Tuesday, July 12, 2011

CNC Projects: 10 Basic Rules I've Learned

Here are some basic rules I use when selecting or setting up CNC projects. Let me know your rules, or any tweaks you see to mine. Thanks!

1. Don't make anything that you can buy easily, unless you have some specific reason that over-rides the extra cost, effort, and likely unforeseen problems.

2. Remove as little material as possible. Look carefully at item placement in your material stock, different ways of cutting the piece, possible design changes, etc. to reduce the amount of cutting and the amount of material to be removed.

3. Plan your cuts so that the ones that most depend on the accuracy of the bit's size are done with a fresh bit. Bits wear while cutting, if you're planning on cutting, say, a 1/4" dado with a 1/4" bit, you should do it while the bit still has a 1/4" diameter to minimize post-machining to make things accurate.

4. Test your ideas in scrap material first, unless it's a minor variation on something you've already done. Chances are you'll either find a problem you didn't anticipate, or figure out a way to do it better on the next go.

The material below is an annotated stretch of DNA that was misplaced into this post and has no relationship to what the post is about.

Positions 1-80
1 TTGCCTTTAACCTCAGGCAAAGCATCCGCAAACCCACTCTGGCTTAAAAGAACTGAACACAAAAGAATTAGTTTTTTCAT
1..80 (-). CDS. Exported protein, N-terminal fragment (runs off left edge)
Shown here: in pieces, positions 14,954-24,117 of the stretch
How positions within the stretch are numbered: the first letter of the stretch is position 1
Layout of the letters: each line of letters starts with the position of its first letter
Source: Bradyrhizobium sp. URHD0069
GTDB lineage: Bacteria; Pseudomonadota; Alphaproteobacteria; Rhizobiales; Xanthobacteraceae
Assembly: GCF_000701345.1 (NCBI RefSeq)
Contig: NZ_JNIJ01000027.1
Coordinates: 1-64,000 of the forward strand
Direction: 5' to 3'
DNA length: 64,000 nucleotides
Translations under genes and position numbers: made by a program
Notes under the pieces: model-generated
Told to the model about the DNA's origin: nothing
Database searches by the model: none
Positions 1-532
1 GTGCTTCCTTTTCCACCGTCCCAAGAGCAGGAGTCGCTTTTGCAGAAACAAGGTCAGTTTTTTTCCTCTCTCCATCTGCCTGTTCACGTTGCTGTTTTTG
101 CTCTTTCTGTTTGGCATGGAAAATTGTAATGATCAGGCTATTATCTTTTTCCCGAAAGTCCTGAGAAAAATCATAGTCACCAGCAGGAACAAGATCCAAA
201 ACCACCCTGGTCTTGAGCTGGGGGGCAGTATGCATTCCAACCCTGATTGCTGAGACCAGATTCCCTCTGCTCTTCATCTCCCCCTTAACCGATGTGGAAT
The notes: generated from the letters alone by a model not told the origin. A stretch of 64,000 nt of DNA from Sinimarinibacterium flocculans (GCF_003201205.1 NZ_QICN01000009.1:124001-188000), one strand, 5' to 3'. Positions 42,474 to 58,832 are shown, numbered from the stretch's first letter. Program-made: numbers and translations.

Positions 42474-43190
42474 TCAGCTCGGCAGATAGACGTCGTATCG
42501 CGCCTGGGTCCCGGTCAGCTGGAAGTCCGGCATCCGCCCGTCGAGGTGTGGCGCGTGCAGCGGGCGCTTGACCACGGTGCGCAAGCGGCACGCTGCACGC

5. Be fanatical about your means of mounting the work. The accuracy and success of the machining relies on it, so think about this as much as you think about the rest of the project.

6. Once you find something that works, build on it. Once you've developed a routine for mounting, cutting, registering, or whatever that regularly produces the results you want, keep doing it. It helps to take notes and pictures for reminders in case there's a break in operations that leaves you a bit rusty on how you did it before.

7. If something isn't working quite, don't keep tolerating it. Fix it, replace it, find another way. It'll be worth the time saved later.

8. Learn from others. Watch videos online, visit other folks' websites, visit with other CNC machinists, see how it's done with different machines or in different areas than your individual interests.

9. Do "science" projects. Plan and develop projects just for the sake of trying out something new or exercising a different procedure. Just like doing a first work in scrap, they'll save you time in the end.

10. Make one complete finished item before you cut out a whole set of parts production-line style. While it costs a fair bit of time in setup to go through once for the prototype, then go back and start over for production, it's better than finding out you've got a stack of parts that won't work when you get to final assembly.

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